At longer distance, the vertical beam angle is less of an issue. It is really only at shorter distances that it is a significant issue. The further you are from the WiFi hotspot, the more height the vertical beam angle will cover.
That's true if your antenna is at a different height that the shore-side antenna. If there are surrounding cliffs, for instance with houses on top.
That's less true is you are purely concerned about pitching* at anchor. Then extra beamwidth will really help you. I find that our boat doesn't pitch that much usually. (50' boat, 10 foot water depth, 3 miles of fetch, monohull.) But the 30 foot boats around us have pitched up and down 20 degrees from horizontal in a blow. (Remember Mainsails videos of anchorages up there?) That's not the normal conditions at the anchorage, but it is a time when you would want connectivity to see where the storm is going.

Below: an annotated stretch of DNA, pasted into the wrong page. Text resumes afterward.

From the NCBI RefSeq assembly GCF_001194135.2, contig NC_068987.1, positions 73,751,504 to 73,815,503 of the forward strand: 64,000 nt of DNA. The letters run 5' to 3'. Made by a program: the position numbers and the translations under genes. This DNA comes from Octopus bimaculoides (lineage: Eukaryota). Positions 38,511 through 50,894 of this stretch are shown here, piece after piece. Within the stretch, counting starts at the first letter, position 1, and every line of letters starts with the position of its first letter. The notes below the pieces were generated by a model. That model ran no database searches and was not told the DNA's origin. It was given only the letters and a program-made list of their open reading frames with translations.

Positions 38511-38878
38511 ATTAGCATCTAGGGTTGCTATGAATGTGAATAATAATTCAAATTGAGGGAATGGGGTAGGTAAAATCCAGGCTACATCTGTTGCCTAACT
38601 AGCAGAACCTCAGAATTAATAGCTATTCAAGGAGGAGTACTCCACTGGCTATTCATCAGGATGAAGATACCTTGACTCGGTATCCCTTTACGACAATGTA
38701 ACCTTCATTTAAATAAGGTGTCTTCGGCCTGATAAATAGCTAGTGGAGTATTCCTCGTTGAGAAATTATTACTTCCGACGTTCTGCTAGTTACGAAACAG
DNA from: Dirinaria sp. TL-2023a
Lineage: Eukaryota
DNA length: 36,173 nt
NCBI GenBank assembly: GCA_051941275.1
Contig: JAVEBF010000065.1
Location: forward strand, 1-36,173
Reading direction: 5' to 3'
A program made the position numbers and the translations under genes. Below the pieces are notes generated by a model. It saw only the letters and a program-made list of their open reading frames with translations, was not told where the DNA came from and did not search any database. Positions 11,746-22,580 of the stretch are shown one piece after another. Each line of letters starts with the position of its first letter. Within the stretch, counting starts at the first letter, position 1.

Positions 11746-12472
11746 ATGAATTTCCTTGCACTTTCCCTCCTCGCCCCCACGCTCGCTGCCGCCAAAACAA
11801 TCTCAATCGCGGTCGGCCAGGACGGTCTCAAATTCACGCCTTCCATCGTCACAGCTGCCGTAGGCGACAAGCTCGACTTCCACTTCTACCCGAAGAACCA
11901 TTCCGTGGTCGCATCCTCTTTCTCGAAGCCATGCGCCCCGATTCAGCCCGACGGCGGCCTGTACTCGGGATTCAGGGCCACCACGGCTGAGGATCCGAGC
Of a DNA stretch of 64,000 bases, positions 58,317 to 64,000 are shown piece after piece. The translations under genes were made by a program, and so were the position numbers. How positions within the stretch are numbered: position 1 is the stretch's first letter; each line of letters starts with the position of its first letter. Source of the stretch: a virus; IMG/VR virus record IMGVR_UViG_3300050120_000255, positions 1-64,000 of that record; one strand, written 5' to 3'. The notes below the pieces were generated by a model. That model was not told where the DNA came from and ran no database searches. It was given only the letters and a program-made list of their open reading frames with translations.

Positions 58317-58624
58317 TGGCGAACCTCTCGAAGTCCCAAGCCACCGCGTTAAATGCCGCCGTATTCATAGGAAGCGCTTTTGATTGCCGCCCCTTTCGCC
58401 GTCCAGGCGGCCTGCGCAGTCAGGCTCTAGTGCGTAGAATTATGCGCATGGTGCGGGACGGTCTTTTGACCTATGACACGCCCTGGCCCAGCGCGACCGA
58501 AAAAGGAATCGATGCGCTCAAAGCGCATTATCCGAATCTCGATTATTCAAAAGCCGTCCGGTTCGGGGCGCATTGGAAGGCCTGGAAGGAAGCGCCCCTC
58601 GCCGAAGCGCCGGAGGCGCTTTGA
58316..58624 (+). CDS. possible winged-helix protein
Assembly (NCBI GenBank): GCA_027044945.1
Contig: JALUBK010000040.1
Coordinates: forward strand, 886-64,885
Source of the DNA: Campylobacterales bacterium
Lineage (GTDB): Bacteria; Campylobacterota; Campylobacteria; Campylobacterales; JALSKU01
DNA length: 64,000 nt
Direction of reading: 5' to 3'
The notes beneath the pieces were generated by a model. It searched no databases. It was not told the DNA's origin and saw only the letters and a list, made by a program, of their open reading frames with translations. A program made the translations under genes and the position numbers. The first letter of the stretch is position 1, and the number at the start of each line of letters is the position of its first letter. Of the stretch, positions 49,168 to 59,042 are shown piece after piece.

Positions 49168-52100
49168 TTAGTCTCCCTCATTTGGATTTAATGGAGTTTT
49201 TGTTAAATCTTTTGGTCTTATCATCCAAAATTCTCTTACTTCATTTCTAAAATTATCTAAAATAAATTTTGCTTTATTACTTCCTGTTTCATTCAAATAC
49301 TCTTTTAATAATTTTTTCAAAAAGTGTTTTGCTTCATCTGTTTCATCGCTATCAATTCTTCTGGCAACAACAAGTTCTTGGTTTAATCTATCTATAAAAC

As another thought on this, the TCP/IP protocols have some provision for lost packets, IIRC, so if you have the occasional extra pitch, you may still have service -- it simply retransmits that part of the packet that was lost.
Boats usally don't rock (actually roll) at a mooring/anchor as much as they simply pitch with the approching wind swell. That is, unless you are exposed to swells at your anchorage, in which case you may actually need a big verticle beamwidth to accomodate more intense rolling.
I believe that for 95% of what I need, a high-gain, omni-directional antenna works best. 12 db is great. I'd go even higher (and narrower beamwidth) if I could.